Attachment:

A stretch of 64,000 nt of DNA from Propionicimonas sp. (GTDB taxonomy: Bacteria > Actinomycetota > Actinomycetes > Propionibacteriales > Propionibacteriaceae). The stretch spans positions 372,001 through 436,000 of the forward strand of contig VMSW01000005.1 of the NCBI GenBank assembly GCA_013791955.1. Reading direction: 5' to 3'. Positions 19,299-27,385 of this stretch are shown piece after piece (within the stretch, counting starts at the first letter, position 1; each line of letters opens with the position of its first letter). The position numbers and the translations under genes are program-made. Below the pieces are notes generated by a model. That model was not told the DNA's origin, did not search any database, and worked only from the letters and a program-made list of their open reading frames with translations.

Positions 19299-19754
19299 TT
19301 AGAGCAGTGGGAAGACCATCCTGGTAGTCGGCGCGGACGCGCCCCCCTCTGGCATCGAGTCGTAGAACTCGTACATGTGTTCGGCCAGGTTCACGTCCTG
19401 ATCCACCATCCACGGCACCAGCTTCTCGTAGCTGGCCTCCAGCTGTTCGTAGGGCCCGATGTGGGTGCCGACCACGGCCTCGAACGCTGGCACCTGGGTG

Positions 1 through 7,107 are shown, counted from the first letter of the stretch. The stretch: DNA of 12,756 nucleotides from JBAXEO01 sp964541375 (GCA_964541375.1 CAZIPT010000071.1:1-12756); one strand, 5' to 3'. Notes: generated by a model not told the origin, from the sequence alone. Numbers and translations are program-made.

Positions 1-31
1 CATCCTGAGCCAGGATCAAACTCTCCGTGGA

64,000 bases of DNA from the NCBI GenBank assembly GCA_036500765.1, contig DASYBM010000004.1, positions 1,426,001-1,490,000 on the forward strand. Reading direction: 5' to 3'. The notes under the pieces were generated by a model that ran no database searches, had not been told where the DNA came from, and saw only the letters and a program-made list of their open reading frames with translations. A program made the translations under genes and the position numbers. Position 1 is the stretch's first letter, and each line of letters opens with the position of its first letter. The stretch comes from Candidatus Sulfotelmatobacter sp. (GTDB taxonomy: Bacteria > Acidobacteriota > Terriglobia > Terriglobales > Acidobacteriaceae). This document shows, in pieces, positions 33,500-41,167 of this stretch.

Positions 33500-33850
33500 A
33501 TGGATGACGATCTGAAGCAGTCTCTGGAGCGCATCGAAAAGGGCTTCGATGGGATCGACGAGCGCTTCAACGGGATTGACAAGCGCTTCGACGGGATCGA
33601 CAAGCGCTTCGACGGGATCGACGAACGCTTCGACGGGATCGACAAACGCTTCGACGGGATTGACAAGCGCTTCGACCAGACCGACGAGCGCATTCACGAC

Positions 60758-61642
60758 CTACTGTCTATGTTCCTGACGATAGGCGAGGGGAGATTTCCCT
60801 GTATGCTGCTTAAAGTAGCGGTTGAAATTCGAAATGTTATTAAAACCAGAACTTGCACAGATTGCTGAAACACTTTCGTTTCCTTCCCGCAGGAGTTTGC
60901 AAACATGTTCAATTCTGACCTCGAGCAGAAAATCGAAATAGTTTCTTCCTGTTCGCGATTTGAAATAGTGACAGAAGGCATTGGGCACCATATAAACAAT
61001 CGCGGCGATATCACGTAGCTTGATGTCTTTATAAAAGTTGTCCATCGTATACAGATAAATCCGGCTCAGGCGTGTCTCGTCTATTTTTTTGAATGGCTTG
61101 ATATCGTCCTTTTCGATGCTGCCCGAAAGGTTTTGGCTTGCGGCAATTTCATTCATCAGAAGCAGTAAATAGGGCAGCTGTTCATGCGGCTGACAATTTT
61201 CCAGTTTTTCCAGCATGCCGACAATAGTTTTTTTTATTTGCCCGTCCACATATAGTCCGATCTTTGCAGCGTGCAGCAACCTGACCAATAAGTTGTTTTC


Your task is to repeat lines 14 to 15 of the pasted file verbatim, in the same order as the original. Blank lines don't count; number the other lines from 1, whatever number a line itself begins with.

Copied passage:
Positions 60758-61642
60758 CTACTGTCTATGTTCCTGACGATAGGCGAGGGGAGATTTCCCT